PET sheets of 30 mils were heated in the heating section for from 9 to 18 seconds and then transferred to the heated mold in the same fashion as the above described sheet.

The series of runs showed the PET sheet temperature in the range of 235° to 265° F. yields satisfactory results for a 30 mil thick sheet and similarly, 225° to 265° F. yields satisfactory results for a 10 mil sheet.

The finished thermoformed sheets when allowed to cool to room temperature were found to have a percent average crystallinity in the range of 20 to 35%.

EXAMPLE 4--THERMOFORMING A TALC NUCLEATED PET SHEET ON A FEMALE MOLD

Processing conditions as used in Example 3 were used except that in place of the male mold there was a female mold in the form of a T.V. dinner tray. The T.V. dinner tray formed had the following dimensions: about 8 inches wide, 10 inches long, and 1 inch deep.

A 30 mil PET sheet consisting of 99.4 parts by weight of Goodyear 5041 PET resin (1.0 i.v.) and 0.6 parts by weight (0.6% by weight) of Mistron Vapor talc having a half-time crystallization of about 1 minute was used.

After the top and bottom heaters had equilibrated, a PET sheet held in a frame was heated for 14 seconds, then transferred to a female mold and held on the mold for 10 to 20 seconds. The mold temperature was set at 300° F.

The percent average crystallinity of the final thermoformed tray was found to be 33%, and the overall appearance of the thermoformed tray was excellent.

EXAMPLE 5--DEEP-DRAWN THERMOFORMING A TALC NUCLEATED PET SHEET ON A HEATED VERSUS UNHEATED MOLD

The mold used herein was a capped aluminum cylinder with a uniform 2" inside diameter × 3" outside diameter × 4.5" length. There was a 1/4" diameter hole in a cap on one end through which a vacuum was applied by a Comet Lab Master Thermoformer model L-5. There was a rounded edge of 1/16" on the other end to avoid cutting into the PET sheet during thermoforming. During thermoforming the PET sheet is drawn under the influence of a vacuum into the hollow interior of said aluminum mold. Two different sheets, consisting of Goodyear 5041 PET nucleated with 0.3% by weight Polytal talc made as described in EXAMPLE 1, were each heated for 14 seconds, using 100% top and bottom heaters of a Comet Lab Master Thermoformer model L-5, to a thermoforming temperature in the range 270°-290° F.

One of said two sheets of 30 mils was shaped on said aluminum mold which was unheated and at a temperature of about 70° F., i.e., about room temperature.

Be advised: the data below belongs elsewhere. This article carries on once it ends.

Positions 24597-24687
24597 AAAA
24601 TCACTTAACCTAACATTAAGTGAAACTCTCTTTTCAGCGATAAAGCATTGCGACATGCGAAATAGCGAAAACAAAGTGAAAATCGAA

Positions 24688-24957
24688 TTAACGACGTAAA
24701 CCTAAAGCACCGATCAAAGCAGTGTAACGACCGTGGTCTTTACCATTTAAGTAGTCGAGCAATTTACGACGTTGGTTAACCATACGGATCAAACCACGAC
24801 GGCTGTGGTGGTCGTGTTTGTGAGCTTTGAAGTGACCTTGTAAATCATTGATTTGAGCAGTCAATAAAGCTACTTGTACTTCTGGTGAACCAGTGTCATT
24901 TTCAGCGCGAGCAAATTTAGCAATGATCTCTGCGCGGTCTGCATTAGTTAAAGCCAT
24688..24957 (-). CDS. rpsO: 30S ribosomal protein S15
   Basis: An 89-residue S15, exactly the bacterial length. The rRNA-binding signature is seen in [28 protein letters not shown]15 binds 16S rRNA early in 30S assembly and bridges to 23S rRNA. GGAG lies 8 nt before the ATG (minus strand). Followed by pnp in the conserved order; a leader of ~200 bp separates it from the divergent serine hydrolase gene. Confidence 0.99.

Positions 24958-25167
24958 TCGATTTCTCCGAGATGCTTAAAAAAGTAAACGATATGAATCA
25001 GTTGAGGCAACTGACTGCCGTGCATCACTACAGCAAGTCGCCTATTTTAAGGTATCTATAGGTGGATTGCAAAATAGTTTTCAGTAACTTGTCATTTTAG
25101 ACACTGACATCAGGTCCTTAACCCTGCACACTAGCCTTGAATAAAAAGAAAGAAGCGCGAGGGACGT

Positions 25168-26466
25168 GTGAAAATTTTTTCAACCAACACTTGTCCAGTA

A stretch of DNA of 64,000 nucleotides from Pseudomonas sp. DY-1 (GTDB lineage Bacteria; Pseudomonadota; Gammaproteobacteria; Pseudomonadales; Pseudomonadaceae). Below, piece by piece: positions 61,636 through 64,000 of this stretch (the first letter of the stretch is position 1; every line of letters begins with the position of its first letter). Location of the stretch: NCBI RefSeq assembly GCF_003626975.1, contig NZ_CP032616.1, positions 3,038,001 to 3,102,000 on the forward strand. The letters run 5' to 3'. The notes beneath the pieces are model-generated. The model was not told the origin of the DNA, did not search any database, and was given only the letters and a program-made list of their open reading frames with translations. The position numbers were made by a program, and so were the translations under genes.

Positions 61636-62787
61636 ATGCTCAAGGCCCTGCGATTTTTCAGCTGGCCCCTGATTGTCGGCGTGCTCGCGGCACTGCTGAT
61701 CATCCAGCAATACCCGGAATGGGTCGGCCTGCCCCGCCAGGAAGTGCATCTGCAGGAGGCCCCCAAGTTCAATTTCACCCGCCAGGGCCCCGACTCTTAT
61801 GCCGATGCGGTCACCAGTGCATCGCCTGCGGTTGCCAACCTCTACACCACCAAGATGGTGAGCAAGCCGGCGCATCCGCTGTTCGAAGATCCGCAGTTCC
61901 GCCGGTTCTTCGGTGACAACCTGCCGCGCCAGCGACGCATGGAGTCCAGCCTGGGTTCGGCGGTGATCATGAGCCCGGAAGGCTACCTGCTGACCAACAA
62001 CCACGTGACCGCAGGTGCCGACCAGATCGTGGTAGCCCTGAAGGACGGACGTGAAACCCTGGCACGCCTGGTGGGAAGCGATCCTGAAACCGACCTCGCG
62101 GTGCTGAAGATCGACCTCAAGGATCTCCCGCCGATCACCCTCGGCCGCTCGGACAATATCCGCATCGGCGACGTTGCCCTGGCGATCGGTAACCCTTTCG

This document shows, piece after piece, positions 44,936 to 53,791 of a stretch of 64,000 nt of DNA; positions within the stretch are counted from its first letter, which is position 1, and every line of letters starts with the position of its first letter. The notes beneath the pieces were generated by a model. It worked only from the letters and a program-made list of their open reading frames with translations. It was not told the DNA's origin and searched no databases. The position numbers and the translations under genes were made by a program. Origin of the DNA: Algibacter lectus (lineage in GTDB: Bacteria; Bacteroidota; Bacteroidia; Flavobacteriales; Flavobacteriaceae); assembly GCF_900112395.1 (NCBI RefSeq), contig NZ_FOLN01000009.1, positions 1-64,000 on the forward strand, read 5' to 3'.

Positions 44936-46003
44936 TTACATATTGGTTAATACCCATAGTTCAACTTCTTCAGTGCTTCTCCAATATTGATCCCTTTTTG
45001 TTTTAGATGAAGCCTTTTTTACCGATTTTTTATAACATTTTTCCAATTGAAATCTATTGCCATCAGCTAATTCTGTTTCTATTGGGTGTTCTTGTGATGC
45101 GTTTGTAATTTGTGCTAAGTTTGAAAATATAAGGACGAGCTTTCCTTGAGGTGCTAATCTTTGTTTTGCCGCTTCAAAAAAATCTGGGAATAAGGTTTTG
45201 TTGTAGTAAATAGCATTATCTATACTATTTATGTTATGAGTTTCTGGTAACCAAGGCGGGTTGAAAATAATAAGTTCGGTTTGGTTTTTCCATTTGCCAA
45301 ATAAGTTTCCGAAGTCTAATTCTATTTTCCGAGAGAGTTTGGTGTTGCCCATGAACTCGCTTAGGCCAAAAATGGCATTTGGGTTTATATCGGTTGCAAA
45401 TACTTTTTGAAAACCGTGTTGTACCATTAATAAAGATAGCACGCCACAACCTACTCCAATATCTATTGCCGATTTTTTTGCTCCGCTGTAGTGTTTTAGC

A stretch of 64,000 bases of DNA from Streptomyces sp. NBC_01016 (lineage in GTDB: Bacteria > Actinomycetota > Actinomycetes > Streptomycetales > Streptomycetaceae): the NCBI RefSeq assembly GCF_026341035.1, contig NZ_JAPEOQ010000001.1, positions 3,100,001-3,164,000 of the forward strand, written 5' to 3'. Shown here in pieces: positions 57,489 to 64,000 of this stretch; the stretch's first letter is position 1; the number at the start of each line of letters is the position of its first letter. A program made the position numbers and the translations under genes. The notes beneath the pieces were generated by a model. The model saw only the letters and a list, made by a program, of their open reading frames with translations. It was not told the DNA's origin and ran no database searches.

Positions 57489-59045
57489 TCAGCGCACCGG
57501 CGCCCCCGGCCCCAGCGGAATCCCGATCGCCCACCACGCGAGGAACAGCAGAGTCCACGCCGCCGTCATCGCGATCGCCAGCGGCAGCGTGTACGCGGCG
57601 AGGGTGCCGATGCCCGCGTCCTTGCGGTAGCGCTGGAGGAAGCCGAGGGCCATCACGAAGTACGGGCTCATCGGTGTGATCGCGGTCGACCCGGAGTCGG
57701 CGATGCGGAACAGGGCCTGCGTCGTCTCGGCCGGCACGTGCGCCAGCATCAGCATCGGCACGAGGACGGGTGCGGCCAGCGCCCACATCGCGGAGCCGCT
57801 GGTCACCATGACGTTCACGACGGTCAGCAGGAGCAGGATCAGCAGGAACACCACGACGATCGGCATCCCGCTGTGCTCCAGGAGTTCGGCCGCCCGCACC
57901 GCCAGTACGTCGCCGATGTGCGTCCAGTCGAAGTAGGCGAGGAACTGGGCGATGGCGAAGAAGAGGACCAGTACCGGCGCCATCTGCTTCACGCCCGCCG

The other of said two sheets of 20 mils was shaped under identical pressure conditions on said aluminum mold which was at a temperature of 305° F. and held in said mold for 14 seconds.

There was a substantial difference in how these two sheets molded. In the case of the unheated mold, the 30 mil sheet had thickness variations, as a function of cylinder radius, and depth of draw of the molded part, which agreed closely with theoretically predicted results given by J. G. Williams in the Journal of Strain Analysis, 5, 49 (1970). However, in the case of the heated mold, the 20 mil sheet deviated considerably from the results predicted by J. G. Williams in that the wall thickness versus depth was far more uniform.

The benefits from using a heated mold over a non-heated mold are: (1) the crystallinity of the 20 mil sheet was identified as thermally induced to approximately 25% and found to have excellent dimensional stability at 450° F. for 5 minutes, (2) a deep-draw was established performable to a depth as great as 2.25:1 without prestretching and without introducing stress induced crystallinity and/or without introducing so much orientation that thermally induced crystallinity was inhibited, and (3) superior uniformity in wall thickness.

The examples disclosed are intended to illustrate this invention. Variations on these examples are obvious to one of skill in the art and are intended to be within the scope of this invention.

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Classifications
U.S. Classification264/553, 264/554, 264/901, 528/271, 528/490
International ClassificationB29C51/00, B29C51/10, B29C51/42, B29C71/02, B29C71/00
Cooperative ClassificationB29C51/426, B29C51/00, B29C71/02, B29C51/002, B29C51/10, B29C71/0063, B29K2067/00, Y10S264/901
European ClassificationB29C51/42C, B29C51/00B, B29C71/02, B29C51/00